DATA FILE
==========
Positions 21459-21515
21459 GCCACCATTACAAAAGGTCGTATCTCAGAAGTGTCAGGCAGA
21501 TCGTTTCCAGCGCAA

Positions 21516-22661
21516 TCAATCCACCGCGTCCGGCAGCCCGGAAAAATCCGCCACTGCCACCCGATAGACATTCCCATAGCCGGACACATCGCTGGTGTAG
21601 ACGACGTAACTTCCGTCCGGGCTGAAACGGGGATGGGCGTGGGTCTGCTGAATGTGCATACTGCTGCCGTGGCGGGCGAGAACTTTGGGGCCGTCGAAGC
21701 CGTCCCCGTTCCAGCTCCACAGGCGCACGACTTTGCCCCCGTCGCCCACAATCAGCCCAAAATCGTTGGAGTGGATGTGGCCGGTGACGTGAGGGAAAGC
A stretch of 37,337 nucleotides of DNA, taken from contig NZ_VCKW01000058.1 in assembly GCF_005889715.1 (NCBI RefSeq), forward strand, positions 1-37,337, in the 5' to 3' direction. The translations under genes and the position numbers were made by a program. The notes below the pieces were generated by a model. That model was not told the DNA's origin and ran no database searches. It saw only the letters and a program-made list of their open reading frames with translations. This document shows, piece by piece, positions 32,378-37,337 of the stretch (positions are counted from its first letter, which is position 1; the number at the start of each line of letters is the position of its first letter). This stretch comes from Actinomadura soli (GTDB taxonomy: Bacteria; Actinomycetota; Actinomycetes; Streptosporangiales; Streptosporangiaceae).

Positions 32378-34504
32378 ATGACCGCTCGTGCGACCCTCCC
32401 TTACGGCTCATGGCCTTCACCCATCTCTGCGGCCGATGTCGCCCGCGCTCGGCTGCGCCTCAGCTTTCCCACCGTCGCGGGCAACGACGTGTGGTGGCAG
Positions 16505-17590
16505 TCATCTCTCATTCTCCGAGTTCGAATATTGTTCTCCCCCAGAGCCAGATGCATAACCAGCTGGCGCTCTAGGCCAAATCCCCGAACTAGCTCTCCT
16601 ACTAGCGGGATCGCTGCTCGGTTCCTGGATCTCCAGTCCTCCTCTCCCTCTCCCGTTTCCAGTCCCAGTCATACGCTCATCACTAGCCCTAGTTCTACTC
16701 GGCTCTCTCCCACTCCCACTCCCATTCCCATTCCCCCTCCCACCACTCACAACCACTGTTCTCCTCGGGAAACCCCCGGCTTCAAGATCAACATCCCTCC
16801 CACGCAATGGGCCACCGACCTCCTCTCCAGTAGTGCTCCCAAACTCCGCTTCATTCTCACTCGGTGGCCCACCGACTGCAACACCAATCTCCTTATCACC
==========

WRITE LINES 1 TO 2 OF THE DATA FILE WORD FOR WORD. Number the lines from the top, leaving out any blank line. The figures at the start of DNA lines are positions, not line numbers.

Positions 21459-21515
21459 GCCACCATTACAAAAGGTCGTATCTCAGAAGTGTCAGGCAGA